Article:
What I Learned from an Angry Old Hunter

On story-listening, othering, and finding common ground

As he spoke, it was clear that he was coming from a place of passion and anger, but more importantly, a place of grief for what he had lost over the past 40 years of hunting and farming.

By identifying common threads in the respective narratives that guided our thoughts and actions, we nurtured a mutual safe zone that allowed each of us to be heard. From there, our stories fell onto more receptive ears.

Receiving someone’s story without applying any of your subconscious filters allows stories to exist in their pure form — in all their messiness and often incomplete; they aren’t good, or bad — they just are. The goal of true story-listening is to listen intently and without judgement or praise.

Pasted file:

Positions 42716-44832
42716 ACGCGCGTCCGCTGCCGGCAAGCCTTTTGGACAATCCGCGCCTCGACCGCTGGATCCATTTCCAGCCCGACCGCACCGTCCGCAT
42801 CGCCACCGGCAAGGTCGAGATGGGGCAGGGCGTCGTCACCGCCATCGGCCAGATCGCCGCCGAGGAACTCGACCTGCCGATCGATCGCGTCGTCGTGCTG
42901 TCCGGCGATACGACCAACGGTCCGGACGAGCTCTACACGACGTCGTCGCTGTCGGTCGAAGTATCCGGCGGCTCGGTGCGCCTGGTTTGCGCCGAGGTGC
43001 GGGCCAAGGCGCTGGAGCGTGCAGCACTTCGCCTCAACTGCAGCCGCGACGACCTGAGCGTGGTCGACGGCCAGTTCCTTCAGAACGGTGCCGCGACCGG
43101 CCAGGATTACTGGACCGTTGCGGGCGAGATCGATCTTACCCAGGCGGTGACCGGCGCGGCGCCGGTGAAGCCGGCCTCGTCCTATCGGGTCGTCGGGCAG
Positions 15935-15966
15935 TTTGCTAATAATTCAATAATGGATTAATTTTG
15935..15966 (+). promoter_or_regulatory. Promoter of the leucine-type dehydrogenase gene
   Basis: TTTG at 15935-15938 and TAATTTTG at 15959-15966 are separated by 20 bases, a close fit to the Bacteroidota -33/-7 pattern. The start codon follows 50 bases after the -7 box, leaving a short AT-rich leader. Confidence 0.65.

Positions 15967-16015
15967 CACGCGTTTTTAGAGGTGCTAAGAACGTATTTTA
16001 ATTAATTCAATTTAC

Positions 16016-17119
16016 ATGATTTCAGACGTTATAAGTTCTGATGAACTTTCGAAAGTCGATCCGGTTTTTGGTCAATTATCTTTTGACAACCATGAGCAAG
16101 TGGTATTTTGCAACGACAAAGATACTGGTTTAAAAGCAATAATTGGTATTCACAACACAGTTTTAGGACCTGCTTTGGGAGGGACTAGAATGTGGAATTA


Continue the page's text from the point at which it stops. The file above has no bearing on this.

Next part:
But most of us no longer sit around in circles facing each other in all our human glory and imperfection. We just hurl insults at each other on social media, shouting past each other until we are red in the face at the audacity, the gall, the supposed stupidity of “those other people”.

Storytelling | Narrative | Systems Change | Spoken Word | Currently writing a book on storytelling, narrative & systems change | www.alinasiegfried.com/book

Get the Medium app

A button that says 'Download on the App Store', and if clicked it will lead you to the iOS App store
A button that says 'Get it on, Google Play', and if clicked it will lead you to the Google Play store